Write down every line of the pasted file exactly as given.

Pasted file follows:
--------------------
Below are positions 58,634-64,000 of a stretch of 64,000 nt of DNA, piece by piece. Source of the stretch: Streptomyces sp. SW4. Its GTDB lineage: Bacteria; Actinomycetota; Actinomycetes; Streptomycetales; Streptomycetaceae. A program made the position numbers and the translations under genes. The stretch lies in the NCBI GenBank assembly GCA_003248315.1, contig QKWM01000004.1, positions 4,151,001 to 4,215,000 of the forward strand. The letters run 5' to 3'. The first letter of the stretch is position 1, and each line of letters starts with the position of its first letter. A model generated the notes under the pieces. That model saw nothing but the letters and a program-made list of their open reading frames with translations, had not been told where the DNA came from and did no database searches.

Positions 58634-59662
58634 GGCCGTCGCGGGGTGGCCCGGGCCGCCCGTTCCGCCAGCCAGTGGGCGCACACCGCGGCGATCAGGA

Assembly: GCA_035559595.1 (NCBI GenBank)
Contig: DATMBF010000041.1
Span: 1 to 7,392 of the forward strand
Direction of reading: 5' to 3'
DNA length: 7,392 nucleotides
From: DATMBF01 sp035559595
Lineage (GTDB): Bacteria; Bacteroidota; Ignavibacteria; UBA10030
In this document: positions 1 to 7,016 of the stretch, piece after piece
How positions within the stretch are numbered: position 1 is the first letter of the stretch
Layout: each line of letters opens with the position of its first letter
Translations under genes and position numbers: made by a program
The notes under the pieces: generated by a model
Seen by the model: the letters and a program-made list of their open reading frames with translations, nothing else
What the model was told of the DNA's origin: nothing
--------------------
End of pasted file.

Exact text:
Below are positions 58,634-64,000 of a stretch of 64,000 nt of DNA, piece by piece. Source of the stretch: Streptomyces sp. SW4. Its GTDB lineage: Bacteria; Actinomycetota; Actinomycetes; Streptomycetales; Streptomycetaceae. A program made the position numbers and the translations under genes. The stretch lies in the NCBI GenBank assembly GCA_003248315.1, contig QKWM01000004.1, positions 4,151,001 to 4,215,000 of the forward strand. The letters run 5' to 3'. The first letter of the stretch is position 1, and each line of letters starts with the position of its first letter. A model generated the notes under the pieces. That model saw nothing but the letters and a program-made list of their open reading frames with translations, had not been told where the DNA came from and did no database searches.

Positions 58634-59662
58634 GGCCGTCGCGGGGTGGCCCGGGCCGCCCGTTCCGCCAGCCAGTGGGCGCACACCGCGGCGATCAGGA

Assembly: GCA_035559595.1 (NCBI GenBank)
Contig: DATMBF010000041.1
Span: 1 to 7,392 of the forward strand
Direction of reading: 5' to 3'
DNA length: 7,392 nucleotides
From: DATMBF01 sp035559595
Lineage (GTDB): Bacteria; Bacteroidota; Ignavibacteria; UBA10030
In this document: positions 1 to 7,016 of the stretch, piece after piece
How positions within the stretch are numbered: position 1 is the first letter of the stretch
Layout: each line of letters opens with the position of its first letter
Translations under genes and position numbers: made by a program
The notes under the pieces: generated by a model
Seen by the model: the letters and a program-made list of their open reading frames with translations, nothing else
What the model was told of the DNA's origin: nothing